- This is a given, but research the company before you purchase from them. Find out if they are a legit company and look for reviews. If you find that other people have had bad experiences with them, don’t risk going with them. If you can’t find reviews at all, don’t take that risk either!
- I have found that reliable and trustworthy companies won’t mind sending a sample if you ask. Before you invest, ask the wholesaler for a sample so you can review the quality, colors, and see if it’s something you are willing to put your name on and sell to people. In my opinion, if a wholesaler doesn’t want to send a sample, I would move on. Keep in mind that you will most likely have to pay for a sample or at least for the shipping.
Going Through a Manufacture
If you don’t want to deal with wholesalers, you may want to work with a manufacturer, which means you’ll be designing a product with a company and they will bring your idea to life.
This is definitely going to be the pricier option, but you’ll be able to get exactly what you want in a product without having to get your hands dirty.
An example of this is using Printful.
On Printful, you design your own t-shirt with your design and list it on Etsy.
Once someone purchasing your item, Printful will print your design on a t-shirt themselves and send it to your customers from their factory.
Essentially, the only thing you have to stay on top of business-wise is designing products and customer service.
I recommend finding manufacturers through legit directories – such as Maker’s Row, Alibaba, Bambify or asking other business owners in your industry.
A few things to know about manufacturing your products:
- You should always request a sample so you can see the quality
- Don’t go with the first manufacturer you find. Get quotes from multiple companies before you settle on one to get the best price and quality
- Check each companies references before you start working with them! You want to make sure you’re going to have a positive experience before you invest money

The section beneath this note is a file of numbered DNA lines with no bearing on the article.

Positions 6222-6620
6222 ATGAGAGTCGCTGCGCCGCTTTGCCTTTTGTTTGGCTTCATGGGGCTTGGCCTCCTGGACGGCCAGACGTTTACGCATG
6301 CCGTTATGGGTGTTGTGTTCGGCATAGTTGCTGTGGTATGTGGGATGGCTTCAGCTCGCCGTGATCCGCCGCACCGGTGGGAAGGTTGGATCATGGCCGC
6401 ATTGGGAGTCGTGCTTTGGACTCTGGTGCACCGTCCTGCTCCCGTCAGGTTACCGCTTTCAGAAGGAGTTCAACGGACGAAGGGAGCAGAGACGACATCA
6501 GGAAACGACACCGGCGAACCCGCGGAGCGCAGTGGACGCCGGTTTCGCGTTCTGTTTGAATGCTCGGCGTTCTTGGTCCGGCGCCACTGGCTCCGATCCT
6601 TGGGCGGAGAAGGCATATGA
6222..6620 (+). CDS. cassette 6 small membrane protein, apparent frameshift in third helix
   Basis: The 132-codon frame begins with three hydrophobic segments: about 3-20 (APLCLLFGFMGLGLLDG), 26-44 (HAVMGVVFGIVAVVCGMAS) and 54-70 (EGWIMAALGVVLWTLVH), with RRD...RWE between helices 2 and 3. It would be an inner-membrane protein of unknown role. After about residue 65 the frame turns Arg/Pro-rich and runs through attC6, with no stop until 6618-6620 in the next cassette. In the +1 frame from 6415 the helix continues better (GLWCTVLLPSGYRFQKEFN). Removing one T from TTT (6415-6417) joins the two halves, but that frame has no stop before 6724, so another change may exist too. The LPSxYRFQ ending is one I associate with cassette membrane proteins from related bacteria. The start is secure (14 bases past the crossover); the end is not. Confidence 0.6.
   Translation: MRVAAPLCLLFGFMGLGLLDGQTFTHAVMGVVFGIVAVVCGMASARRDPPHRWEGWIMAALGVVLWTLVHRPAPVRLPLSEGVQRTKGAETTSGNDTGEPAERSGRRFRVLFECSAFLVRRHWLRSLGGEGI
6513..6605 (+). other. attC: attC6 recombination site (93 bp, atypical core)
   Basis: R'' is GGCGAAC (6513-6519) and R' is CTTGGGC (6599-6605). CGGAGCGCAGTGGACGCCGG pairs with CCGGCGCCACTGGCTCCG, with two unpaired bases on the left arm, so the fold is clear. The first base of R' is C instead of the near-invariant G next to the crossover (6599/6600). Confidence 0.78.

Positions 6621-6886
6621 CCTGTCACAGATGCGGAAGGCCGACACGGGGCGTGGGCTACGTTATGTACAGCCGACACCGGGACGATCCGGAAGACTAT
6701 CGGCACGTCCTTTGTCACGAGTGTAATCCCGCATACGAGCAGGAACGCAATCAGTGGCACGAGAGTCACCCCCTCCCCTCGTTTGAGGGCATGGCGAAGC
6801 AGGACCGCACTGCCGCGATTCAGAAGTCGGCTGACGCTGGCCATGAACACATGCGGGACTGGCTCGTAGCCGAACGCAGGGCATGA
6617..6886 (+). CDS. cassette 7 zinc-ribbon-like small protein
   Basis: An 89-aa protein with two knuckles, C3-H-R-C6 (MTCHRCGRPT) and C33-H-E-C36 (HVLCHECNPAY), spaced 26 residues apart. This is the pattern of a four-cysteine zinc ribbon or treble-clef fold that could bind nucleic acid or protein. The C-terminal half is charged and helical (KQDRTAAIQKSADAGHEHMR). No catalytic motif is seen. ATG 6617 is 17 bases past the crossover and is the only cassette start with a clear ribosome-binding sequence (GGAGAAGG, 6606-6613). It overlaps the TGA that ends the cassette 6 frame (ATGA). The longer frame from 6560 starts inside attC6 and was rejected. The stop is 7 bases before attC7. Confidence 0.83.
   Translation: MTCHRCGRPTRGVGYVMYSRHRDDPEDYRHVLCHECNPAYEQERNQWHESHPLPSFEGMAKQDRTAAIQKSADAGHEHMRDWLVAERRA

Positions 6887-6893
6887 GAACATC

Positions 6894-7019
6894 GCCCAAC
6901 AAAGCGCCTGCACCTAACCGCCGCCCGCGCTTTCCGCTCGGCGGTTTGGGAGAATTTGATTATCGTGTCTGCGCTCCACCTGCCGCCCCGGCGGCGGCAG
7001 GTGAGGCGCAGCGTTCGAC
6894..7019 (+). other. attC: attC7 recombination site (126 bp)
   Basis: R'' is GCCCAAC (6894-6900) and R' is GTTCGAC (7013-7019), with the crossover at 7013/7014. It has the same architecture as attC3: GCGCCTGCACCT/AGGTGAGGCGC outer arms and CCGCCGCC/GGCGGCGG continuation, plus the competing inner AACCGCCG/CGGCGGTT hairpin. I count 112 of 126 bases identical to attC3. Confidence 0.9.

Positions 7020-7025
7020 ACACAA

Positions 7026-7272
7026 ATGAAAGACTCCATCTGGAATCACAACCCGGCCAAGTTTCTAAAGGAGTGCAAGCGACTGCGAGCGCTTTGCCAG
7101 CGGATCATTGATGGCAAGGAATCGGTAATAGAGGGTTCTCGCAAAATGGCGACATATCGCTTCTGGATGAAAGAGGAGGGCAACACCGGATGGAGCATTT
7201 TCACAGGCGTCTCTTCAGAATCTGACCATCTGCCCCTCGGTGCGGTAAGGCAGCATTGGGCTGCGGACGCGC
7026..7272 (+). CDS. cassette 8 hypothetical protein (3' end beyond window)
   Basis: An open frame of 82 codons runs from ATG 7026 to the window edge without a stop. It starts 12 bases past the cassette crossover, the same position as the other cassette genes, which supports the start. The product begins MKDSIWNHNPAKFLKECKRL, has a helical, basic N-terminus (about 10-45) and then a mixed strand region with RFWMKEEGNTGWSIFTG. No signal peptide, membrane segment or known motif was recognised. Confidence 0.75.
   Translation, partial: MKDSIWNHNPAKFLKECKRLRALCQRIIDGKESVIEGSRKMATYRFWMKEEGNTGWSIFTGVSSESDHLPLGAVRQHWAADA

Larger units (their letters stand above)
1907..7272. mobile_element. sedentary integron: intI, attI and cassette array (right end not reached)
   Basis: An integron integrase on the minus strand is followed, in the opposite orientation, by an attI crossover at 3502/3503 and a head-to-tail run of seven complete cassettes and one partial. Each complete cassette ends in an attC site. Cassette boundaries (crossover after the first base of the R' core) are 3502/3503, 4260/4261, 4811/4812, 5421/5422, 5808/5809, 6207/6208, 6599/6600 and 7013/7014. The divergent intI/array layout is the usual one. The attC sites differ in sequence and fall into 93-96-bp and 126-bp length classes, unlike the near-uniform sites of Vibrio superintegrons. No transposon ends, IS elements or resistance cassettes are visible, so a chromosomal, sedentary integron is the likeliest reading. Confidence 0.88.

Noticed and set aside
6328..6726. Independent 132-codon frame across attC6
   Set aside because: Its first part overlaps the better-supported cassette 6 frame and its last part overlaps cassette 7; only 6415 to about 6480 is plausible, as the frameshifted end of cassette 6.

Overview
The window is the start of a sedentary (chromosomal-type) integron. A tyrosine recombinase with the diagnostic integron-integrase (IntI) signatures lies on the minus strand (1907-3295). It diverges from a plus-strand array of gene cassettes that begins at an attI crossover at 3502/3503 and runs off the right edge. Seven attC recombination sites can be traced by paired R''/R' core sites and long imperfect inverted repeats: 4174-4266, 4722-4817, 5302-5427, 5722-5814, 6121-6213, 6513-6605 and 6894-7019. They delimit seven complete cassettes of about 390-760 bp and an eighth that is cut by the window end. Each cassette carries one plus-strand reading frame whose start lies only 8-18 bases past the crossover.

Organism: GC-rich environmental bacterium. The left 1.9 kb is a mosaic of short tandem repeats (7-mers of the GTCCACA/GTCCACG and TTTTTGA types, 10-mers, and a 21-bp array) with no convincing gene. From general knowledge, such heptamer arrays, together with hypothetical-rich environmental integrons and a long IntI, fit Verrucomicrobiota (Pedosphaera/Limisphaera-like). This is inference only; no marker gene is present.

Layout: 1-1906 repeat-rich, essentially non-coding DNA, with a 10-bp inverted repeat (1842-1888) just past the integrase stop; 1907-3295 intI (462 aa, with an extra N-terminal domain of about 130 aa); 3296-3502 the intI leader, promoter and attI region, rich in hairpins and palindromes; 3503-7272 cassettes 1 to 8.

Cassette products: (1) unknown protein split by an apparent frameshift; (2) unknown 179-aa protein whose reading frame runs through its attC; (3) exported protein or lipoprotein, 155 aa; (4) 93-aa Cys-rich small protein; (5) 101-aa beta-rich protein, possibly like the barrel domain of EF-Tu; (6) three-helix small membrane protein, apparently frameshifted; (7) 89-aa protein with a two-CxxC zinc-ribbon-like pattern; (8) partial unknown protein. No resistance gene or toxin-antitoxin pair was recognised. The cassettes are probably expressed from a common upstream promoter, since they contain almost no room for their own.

- Most manufacturers will want you to pay your balance in full before beginning production
Critique Your Prototype
Once you have a product sample, ask yourself these questions:
- What would I change or make anything better?
- If anything, what would I add to it?
- If I had to, would I be okay with selling this today as is with my name on it?
Don’t worry if you have to make some tweaks to your original design.
Creating an Etsy product takes a lot of trial & error before getting it right!
The last thing you want to do is throw just anything in front of your customers.
Order or Create Small Quantities
Now that you have a final product design that you’re happy with, create or order your product in bulk to set up your inventory.
You don’t want to order or make thousands of pieces to sell in the beginning because you don’t know if the item will sell or not.
If no one likes what you’re selling, you wouldn’t have invested a ton of money up front to make the product and you can move on to the next product.
If you’re creating the product, depending on the cost to create it, stick with creating 15-25 units.
If you’re buying wholesale or going with a manufacturer, order the absolute minimum quantity they will allow.
Not every product will be a success, sadly. If you find that a product isn’t selling (and you’ve tried absolutely everything to get it to sell) and you still have a few in your inventory, take it off your Etsy listings and put it in your customers packaging as a freebie instead until you run out. It won’t necessarily be a waste of money because you’ll be providing your customer with a nice surprise in their packaging!
Price Your Products
To effectively price your products and make sure you’re covering costs & making a profit, just follow this simple equation:
Cost of Materials + Your Hourly Rate = Original Amount
Original Amount x 2 = Wholesale Price (if you decide to sell your products at wholesale for others to purchase and sell as their own)
Original Amount x 3 = Retail Price (What you will list your product as on Etsy)
Product Creation Process for Etsy Sellers
And just like that, you’re done!
Follow these steps and you’ll be well on your way to having your own Etsy shop filled with amazing products!
- What products are you currently selling or wanting to sell?
- Are you planning on creating your products, buying wholesale, or going with a manufacturer?
If you’re ready to create the Etsy Empire you’ve always dreamed of and complete it all in a way that you actually have time to manage, then you are in the right spot!
Welcome to the blog! It’s where I share my best tips & tricks for growing an online business fluff-free.